Upvc is a more complex version of the PVC or polyvinyl chloride that is used in almost every industry possible. PVC, as you know, is a slightly flexible plastic material that is used in the health care industry in the blood sample bag, consumer products such as raincoats, boots shower curtain, and all. But you must be wondering these materials are not rigid and how can they be used in structures that demand a rigid body. To make the PVC as solid as a fenestration material some stabilizers and modifiers are added to the PVC. This additional generates what you know as the uPVC that has replaced wood in residential projects due to its multifarious nature and rigid structural integrity.
Here are 5 reasons why uPVC is a better fenestration material.
uPVC is a polymer that does not like water and remains unaffected by it even if it rains incessantly for the whole day and night. It is a plastic component and plastics do not wither away with weather changes. The polymer also does not absorb the moisture of any kind so you won't have anything seeping through it even if the weather worsens.
uPVC's most enchanting quality is that it does not share the same vulnerabilities as PVC polymer. Mainly employed in residential projects, water projects means exposure to the various temperature that could soar high. In case of a fire accident, the uPVC polymer stands strong and doesn't melt at all due to its fire-retardant property. This leaves trouble off your mind that your windows won't melt even if the drapes catch fire. Pun intended.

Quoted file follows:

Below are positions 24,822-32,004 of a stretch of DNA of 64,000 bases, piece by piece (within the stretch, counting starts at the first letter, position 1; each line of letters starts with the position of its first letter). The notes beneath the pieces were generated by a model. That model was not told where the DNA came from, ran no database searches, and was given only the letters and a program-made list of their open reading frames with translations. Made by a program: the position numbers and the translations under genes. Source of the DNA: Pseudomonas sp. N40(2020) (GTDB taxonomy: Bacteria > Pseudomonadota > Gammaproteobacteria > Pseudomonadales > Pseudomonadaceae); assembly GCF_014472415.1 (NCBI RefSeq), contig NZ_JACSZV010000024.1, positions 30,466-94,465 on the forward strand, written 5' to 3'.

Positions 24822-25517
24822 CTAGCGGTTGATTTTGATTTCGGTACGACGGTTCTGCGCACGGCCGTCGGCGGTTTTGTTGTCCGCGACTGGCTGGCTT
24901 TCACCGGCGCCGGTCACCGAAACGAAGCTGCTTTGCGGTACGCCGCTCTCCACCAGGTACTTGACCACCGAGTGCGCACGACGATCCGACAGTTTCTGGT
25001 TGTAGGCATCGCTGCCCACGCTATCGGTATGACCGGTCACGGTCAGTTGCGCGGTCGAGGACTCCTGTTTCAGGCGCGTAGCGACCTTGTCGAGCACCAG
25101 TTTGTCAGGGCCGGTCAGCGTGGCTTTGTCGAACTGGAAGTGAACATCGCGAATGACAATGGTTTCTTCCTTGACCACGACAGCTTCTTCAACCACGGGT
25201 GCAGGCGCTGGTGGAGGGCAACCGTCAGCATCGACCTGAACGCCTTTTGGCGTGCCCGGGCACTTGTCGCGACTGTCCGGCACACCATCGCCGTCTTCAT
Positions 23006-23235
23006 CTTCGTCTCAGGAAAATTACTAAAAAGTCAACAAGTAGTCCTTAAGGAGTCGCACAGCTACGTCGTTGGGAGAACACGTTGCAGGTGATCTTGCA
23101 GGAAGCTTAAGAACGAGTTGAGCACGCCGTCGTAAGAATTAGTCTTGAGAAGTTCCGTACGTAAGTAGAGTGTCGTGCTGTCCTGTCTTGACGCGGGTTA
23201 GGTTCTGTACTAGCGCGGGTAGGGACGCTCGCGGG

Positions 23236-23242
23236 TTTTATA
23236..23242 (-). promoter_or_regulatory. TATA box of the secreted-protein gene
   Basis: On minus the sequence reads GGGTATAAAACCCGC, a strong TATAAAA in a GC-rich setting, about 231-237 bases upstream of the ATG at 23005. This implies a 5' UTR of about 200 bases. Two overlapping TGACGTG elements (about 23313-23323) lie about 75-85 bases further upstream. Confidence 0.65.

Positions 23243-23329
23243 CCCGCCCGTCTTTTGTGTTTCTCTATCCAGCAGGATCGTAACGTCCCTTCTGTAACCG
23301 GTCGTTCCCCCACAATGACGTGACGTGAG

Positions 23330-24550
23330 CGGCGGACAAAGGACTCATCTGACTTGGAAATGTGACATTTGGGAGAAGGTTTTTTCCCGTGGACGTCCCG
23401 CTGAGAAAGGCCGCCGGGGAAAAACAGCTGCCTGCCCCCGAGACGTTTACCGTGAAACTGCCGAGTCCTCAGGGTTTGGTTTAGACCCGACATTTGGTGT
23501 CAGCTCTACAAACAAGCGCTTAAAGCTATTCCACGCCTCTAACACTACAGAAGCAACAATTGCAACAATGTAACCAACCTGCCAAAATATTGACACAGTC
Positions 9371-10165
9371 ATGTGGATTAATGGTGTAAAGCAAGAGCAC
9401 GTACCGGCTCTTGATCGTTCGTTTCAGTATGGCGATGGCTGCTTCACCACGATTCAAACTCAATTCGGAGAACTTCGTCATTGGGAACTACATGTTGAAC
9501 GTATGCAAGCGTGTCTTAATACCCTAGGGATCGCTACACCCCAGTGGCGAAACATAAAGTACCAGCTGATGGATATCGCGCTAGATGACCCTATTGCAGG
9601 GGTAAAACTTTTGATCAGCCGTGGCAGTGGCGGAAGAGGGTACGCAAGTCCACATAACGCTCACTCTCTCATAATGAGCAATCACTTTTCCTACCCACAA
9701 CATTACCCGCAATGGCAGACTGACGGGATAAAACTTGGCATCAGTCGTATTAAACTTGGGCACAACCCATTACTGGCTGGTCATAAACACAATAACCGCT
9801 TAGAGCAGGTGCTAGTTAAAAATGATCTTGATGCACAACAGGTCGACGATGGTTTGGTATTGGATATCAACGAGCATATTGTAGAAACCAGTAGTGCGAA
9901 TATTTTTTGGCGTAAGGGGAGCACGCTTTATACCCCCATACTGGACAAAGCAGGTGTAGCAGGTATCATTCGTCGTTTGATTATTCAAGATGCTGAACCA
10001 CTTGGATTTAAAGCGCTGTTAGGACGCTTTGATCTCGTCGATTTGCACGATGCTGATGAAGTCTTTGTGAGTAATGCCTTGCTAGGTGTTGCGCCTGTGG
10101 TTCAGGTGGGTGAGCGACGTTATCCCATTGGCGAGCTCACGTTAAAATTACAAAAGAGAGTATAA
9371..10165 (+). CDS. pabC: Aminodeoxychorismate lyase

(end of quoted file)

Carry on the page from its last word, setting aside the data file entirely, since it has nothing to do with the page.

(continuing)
The uPVC polymer due to added fillers and stabilizers poses a rigid structural fidelity that doesn't break or shatter unless the force is earth-shattering. This means that even during installation and post-installation work like painting, designing, appliance installation, the material can withstand both intended and unintended forces that are exerted on it.
The polymer presents another great advantage that may slip the consumer's minds when they consult their architect for choosing material for windows and door frames. Wood is the most beautiful material to show craftsmanship and lasts forever it treated right. But that quality of wood is very hard to find and is unreachable from the budget of common people. Moreover, termites are its sworn enemy. uPVC is not harmed at all by any insects and does not even attract them making it a suitable fenestration material.
Hold on! Plastics and eco-friendly do not sit well within a single statement. But the harsh reality is that plastics have made an unreplaceable spot in manufacturing. It is non-biodegradable but can be at least recycled to use again and again at high temperatures. This makes it the only withstanding man-made resource.
uPVC is a superior polymer in every possible aspect and should be the choice of every homemaker to use what we can create and do no further exploit the already diminishing natural resources.
A mosquito net is basically a meshed curtain that is draped around the bed or any sleeping area to offer protection to the sleeper from the bites and stings of mosquitoes and other flies, and consequently the diseases they may carry, including malaria, dengue and yellow fever etc. It was during the year 1880 that Sir Ronald Ross identified mosquitoes as being a vector for Malaria. The first record of malarial symptoms however dates back to 2700 BCE in China. The usage of Mosquito nets to shield people from mosquito bites dates back to prehistoric times. Records show that the last active Pharoah of Ancient Egypt, Cleopatra slept on a bed protected by Mosquito Net around it. Indian literature too finds reference to Mosquito Nets during ritual worship dating back to medieval times. The very first mosquito net were made on Egypt- and the material used was flax! Hieroglyph of Mosquito Nets dating to 2560 BC was found to be used in the burial chamber of Queen Meresank III.- 4th December, 2020